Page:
The coronavirus pandemic saw road casualties drop across Great Britain as drivers stayed at home during lockdowns, but charities have warned the Government must do more tackle an uptick in injuries from traffic accidents.
More people were killed on the area’s roads last year – 21 people died, while 12 were killed in 2020.
Meanwhile, 169 serious injuries were recorded – an increase on the year before, when 105 people were badly hurt.
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National figures show 2,261 children were injured and 33 killed on Britain’s streets last year.
Scott Williams, head of programme delivery at Brake, said every child should have the right to walk in their neighbourhood without fear of traffic or pollution.
“It is vital that children can walk safely in the places where they live.” he added.
Overall, across Great Britain there were 127,967 road casualties in 2021 – an 11% rise on the year before – while 1,560 people were killed.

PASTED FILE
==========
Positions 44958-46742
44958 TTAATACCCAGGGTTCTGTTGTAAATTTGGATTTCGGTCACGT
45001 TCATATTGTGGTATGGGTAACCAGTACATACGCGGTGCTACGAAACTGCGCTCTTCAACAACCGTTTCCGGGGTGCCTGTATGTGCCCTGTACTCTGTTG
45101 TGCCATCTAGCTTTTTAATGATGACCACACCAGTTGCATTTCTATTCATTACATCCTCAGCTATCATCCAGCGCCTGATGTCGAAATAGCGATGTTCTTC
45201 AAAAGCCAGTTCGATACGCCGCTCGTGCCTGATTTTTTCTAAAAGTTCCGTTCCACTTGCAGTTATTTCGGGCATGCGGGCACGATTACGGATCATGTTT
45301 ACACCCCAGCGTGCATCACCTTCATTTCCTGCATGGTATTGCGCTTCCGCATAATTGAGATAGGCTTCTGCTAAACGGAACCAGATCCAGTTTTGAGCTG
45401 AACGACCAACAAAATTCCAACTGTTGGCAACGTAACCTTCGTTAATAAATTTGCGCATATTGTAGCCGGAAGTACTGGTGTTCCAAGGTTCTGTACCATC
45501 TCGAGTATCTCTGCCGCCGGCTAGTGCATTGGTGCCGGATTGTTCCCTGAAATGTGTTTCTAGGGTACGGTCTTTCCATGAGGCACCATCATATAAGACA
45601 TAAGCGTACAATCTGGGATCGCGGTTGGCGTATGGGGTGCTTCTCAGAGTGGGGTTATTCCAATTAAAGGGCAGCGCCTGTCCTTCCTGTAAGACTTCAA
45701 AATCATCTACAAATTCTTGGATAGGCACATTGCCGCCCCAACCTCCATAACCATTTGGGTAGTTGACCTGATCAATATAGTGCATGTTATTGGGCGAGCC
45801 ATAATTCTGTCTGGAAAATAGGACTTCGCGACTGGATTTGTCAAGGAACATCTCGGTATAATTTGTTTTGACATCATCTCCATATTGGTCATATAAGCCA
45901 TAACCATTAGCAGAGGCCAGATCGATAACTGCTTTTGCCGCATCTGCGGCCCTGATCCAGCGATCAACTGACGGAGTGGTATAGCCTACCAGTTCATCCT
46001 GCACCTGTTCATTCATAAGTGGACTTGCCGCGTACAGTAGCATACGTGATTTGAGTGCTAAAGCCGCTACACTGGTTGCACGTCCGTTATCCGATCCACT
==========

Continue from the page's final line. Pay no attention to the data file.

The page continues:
Of those who died, 686 were car users, but 363 pedestrians and 299 motorcyclists were also killed.
The number of pedal cyclists who lost their lives dropped by 20% from 141 in 2020 to 113 last year.
The RAC said the Government must do more to improve road safety.
A Department for Transport spokesperson said: “While there has been a decline in road casualties in recent years, any fatality on our roads is a tragedy and our sympathies remain with anyone who has lost a loved one.
“Road safety is a top priority we are committed to improving through education and updates to the Highway Code that will help protect vulnerable road users, alongside our highly successful THINK! Campaign.”